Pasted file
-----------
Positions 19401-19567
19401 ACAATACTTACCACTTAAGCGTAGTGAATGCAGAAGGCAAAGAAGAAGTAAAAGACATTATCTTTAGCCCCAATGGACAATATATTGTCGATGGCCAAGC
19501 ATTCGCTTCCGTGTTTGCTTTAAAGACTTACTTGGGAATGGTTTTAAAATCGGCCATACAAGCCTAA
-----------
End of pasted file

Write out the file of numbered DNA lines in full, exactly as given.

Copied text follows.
Positions 19401-19567
19401 ACAATACTTACCACTTAAGCGTAGTGAATGCAGAAGGCAAAGAAGAAGTAAAAGACATTATCTTTAGCCCCAATGGACAATATATTGTCGATGGCCAAGC
19501 ATTCGCTTCCGTGTTTGCTTTAAAGACTTACTTGGGAATGGTTTTAAAATCGGCCATACAAGCCTAA